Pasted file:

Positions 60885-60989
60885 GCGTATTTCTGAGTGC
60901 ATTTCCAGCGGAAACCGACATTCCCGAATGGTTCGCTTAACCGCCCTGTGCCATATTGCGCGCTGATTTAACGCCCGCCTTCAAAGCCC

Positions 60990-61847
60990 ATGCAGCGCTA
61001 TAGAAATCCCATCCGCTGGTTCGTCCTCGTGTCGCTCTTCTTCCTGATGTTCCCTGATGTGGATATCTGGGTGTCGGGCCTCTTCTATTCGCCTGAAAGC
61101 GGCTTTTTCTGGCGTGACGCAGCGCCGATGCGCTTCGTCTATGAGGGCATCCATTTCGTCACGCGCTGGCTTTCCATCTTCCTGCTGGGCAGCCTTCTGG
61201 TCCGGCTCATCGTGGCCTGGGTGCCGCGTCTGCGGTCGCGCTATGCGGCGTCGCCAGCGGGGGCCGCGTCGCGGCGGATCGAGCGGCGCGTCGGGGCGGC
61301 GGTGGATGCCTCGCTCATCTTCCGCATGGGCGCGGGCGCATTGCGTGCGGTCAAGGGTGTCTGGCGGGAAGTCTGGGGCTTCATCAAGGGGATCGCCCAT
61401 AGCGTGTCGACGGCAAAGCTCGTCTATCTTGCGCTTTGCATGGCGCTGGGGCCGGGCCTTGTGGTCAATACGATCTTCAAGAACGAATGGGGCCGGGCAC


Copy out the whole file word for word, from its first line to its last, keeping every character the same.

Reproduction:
Positions 60885-60989
60885 GCGTATTTCTGAGTGC
60901 ATTTCCAGCGGAAACCGACATTCCCGAATGGTTCGCTTAACCGCCCTGTGCCATATTGCGCGCTGATTTAACGCCCGCCTTCAAAGCCC

Positions 60990-61847
60990 ATGCAGCGCTA
61001 TAGAAATCCCATCCGCTGGTTCGTCCTCGTGTCGCTCTTCTTCCTGATGTTCCCTGATGTGGATATCTGGGTGTCGGGCCTCTTCTATTCGCCTGAAAGC
61101 GGCTTTTTCTGGCGTGACGCAGCGCCGATGCGCTTCGTCTATGAGGGCATCCATTTCGTCACGCGCTGGCTTTCCATCTTCCTGCTGGGCAGCCTTCTGG
61201 TCCGGCTCATCGTGGCCTGGGTGCCGCGTCTGCGGTCGCGCTATGCGGCGTCGCCAGCGGGGGCCGCGTCGCGGCGGATCGAGCGGCGCGTCGGGGCGGC
61301 GGTGGATGCCTCGCTCATCTTCCGCATGGGCGCGGGCGCATTGCGTGCGGTCAAGGGTGTCTGGCGGGAAGTCTGGGGCTTCATCAAGGGGATCGCCCAT
61401 AGCGTGTCGACGGCAAAGCTCGTCTATCTTGCGCTTTGCATGGCGCTGGGGCCGGGCCTTGTGGTCAATACGATCTTCAAGAACGAATGGGGCCGGGCAC